But to say that anyone who is a serious student of economics is not thoroughly familiar with Keynes' ideas beggars credulity. The standard construct of the economy used by virtually all forecasters, from the Federal Reserve on down, is basically Keynesian, with varying opinions about how the model works. That none of them predicted the current crisis is telling, and indeed damning of the approach.
What definitely is ignored in academe is the Austrian school of economics, especially for baby boomers brought up on Samuelson's economics text, which was pure Keynesian orthodoxy. I did not learn the names von Mises and Hayek or their ideas until a decade or more after graduation (with a degree in economics, by the way.)
The Austrian view is a mirror image on the right to Minsky's from the left. The economy, if left alone, is self-correcting, say the Austrians. But central banks' inflationary expansion of credit produces booms and malinvestments, which inevitably lead to a crashes and depressions.
The only prevention for boom and busts are sound money, which is impossible with government-controlled central banks. Once the bust comes, the only cure is to let it run its course; allow the malinvestments go bankrupt and let the market reallocate the capital to productive uses.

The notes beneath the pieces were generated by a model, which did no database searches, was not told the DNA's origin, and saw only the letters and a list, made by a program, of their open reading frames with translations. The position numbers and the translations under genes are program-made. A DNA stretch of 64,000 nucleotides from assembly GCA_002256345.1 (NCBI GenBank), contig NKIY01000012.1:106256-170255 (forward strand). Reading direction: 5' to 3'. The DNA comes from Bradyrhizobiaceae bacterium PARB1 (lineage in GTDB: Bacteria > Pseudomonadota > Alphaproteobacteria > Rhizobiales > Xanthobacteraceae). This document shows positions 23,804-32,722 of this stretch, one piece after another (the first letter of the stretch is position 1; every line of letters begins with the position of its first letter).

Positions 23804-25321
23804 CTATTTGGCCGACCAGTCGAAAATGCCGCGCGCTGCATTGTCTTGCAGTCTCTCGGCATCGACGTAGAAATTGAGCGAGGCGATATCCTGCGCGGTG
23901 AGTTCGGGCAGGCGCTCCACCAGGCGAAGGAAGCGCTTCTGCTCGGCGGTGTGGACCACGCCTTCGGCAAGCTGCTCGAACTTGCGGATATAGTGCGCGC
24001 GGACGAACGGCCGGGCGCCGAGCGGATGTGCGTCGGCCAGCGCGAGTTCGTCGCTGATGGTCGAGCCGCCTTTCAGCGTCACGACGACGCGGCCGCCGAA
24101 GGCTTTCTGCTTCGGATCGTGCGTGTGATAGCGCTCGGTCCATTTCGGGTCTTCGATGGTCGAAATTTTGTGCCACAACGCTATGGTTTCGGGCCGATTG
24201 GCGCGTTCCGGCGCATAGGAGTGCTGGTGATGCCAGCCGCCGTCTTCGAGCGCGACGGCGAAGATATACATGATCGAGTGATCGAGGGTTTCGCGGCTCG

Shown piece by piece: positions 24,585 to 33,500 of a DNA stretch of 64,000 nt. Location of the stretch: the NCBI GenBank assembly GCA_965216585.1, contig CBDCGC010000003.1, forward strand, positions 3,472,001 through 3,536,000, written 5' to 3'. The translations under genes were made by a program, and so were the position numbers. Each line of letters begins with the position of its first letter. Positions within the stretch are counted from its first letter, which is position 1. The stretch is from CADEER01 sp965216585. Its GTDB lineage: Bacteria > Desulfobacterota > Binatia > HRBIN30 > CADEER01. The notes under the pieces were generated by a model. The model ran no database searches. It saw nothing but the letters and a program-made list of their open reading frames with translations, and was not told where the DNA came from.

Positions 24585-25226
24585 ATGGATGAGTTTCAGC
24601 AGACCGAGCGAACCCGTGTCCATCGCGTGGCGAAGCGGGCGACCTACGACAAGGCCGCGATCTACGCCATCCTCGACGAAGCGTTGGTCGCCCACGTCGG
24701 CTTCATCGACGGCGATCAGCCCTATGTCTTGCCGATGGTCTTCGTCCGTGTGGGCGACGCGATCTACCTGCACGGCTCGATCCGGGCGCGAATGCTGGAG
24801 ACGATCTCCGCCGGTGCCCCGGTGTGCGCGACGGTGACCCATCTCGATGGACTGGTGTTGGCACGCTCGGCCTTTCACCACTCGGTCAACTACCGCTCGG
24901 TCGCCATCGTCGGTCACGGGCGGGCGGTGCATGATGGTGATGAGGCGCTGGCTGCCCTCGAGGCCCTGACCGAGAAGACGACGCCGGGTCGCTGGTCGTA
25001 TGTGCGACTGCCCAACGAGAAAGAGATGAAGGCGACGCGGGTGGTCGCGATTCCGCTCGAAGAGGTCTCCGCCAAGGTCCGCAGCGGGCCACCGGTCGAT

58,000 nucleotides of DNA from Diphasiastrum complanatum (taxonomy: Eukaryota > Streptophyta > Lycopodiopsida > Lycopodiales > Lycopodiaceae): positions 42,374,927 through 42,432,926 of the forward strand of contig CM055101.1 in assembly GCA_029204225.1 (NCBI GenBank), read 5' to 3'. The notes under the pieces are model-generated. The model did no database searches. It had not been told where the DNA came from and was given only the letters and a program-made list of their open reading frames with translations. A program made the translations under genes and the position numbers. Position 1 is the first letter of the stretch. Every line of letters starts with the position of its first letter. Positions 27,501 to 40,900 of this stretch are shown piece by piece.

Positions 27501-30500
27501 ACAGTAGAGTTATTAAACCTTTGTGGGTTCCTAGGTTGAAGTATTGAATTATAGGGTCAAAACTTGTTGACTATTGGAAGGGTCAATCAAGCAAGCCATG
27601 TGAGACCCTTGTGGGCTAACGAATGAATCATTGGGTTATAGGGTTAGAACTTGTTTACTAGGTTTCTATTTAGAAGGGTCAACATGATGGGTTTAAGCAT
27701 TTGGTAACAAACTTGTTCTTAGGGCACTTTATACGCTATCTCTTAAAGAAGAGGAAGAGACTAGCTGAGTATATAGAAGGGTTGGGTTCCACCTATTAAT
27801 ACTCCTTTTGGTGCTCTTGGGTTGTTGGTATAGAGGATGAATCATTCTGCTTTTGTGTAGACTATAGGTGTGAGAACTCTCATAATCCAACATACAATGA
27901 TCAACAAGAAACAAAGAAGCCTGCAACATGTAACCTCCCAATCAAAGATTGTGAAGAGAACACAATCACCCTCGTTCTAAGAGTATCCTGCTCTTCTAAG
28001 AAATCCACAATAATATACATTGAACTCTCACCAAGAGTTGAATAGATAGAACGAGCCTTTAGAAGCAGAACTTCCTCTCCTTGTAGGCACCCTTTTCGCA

The most famous expression of that philosophy was the prescription of Treasury Secretary Andrew Mellon: "Liquidate labor, liquidate stocks, liquidate the farmers, liquidate real estate. It will purge the rottenness out of the system." The result, according to the man of whom it was said three presidents served under him, the last being Herbert Hoover: "Values will be adjusted, and enterprising people will pick up from less competent people."
The Austrian prescription, of course, was rejected first by the New Deal of Franklin D. Roosevelt, and now by massive response by both the purportedly conservative Bush administration and now the Obama administration. First came the $700 billion TARP last year to stabilize the financial system, followed by the $787 billion fiscal stimulus enacted last month. Across party lines, it's accepted that government's role is to prevent the economic pain that would come of "liquidate, liquidate, liquidate."
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